The Watchtower 2/25/19 for ProTraders – Plan Your Specs

By: Travis Allen

Don’t miss this week’s installment of the MTG Fast Finance podcast, an on-topic, no-nonsense tour through the week’s most important changes in the Magic economy.

This weekend was, as they say, a “big get.” Autumn Burchett took down the first Mythic Championship (despite player stat screens with claims they had won several in the past). As Magic’s first non-binary champion, this win means a lot of things to a lot of people, which was evident when Autumn was nearly bowled over as their friends rushed the stage within seconds of Ikawa extending the hand. Rarely, even at the top level of the game, is such emotion evident at the moment of major victory. That it was is a testament to the cultural significance of the moment for a group historically underrepresented. Victories like these – where the narrative matters more than the trophy – are lasting successes for not just the individual, but for the greater Magic community.

It was still Standard though, and other than Kaya maybe gaining a few bucks, it was mostly irrelevant as far as we’re concerned.

Requiem Angel (Foil)

Price Today: $1
Possible Price: $5

I’m a bit shocked I’m writing about Requiem Angel this week, if only because I would have expected expected the price on her to have already moved. Angel is seemingly the most popular card in Teysa lists, the current hottest commander. In a deck packed as densely as possible with cards that give you a sacrifice outlet, and that pay you for sacrificing, cards that generate bodies that you’re actually happy to have die are few and far between. Angel does a lot of work here, giving you a stream of tokens that feed the engine.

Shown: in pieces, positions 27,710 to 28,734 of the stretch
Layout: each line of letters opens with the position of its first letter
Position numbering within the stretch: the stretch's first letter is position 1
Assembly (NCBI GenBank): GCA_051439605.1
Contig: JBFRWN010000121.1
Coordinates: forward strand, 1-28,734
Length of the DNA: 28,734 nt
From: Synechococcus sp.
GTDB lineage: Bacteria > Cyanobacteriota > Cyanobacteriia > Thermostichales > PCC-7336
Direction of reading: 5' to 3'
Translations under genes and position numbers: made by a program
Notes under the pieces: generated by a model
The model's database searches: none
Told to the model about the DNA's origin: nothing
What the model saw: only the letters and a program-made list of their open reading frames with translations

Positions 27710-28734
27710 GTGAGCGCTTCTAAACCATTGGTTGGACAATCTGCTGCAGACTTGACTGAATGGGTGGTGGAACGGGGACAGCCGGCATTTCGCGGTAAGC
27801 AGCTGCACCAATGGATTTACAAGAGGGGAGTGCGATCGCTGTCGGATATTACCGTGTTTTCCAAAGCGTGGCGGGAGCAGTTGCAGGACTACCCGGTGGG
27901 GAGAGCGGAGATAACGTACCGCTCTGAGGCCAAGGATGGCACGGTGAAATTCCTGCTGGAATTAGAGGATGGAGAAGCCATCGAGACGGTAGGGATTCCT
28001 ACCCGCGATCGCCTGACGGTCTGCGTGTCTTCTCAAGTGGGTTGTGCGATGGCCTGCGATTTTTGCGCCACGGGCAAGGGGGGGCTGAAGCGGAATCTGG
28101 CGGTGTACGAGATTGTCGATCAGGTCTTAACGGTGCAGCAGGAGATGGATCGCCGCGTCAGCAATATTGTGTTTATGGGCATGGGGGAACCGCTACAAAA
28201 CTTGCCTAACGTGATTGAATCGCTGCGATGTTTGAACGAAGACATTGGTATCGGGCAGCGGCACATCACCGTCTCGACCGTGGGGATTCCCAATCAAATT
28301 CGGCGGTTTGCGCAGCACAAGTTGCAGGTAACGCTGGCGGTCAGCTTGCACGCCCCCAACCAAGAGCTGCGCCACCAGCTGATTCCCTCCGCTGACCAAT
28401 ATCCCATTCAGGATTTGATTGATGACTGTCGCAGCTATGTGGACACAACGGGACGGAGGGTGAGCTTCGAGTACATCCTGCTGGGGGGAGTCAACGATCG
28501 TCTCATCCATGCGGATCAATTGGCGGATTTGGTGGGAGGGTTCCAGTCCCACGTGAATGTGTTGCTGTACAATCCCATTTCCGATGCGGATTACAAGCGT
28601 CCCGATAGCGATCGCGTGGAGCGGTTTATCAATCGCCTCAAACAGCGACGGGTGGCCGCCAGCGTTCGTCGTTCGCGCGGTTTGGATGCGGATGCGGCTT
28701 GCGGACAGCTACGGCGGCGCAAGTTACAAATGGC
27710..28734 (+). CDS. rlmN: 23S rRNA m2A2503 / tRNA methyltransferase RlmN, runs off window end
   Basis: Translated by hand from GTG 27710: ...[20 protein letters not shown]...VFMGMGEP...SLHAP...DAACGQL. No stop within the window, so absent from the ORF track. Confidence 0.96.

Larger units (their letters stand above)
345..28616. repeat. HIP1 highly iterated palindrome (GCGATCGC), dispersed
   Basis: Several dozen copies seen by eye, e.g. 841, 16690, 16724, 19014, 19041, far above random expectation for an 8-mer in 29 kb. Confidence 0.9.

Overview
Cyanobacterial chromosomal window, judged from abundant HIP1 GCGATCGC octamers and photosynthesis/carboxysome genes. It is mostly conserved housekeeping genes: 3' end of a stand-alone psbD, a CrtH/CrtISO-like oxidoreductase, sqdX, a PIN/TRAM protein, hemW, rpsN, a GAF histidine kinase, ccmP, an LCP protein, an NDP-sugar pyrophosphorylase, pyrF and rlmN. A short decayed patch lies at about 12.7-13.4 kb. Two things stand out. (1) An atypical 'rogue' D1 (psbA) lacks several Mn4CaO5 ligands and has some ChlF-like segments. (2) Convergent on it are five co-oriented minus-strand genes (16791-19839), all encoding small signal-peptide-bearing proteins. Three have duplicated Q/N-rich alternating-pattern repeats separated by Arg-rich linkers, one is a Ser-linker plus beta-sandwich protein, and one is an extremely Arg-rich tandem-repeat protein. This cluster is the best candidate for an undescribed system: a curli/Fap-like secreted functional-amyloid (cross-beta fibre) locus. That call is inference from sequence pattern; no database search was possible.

Dark Ascension is the only foil printing of Angel, and there’s only one other printing anyways, Commander 2014. You’ll find roughly the supply you’d expect for a card from this era with a single printing and low-ish previous demand; about 30 vendors with maybe twice as many copies. That isn’t a glut of supply, but on the other hand, these aren’t going to be gone in 12 hours.

At under $1 each, it’s hard to feel like you can go wrong here. With a reprint in a Commander product, there’s precedent for using that as the reprint venue, should they choose to again. That doesn’t rule out other ancillary product, like the upcoming Modern set. We can be relatively confident in our foils though, especially if she makes it through the Modern product unscathed. After that, it’s just a matter of letting Teysa’s popularity continue to strain the supply. Forty people picking up a foil Angel pushes this price into the several dollar range easily, at which point you can buylist your $1 copies for $4 store credit and move on to something new.

Yahenni, Undying Partisan (Foil)

Price Today: $4
Possible Price: $9

If I had to pick a card that was surprisingly popular, it would be Yahenni. Yahenni has found his way into just about 7,500 lists on EDHREC. That’s an awesomely impressive number for a card from Kaladesh. That’s roughly the 75th most popular black card in the format. For context, that’s right about where Rise of the Dark Realms and Puppeteer Clique land. If you’ve played much EDH, you know those two are across from you at the table regularly.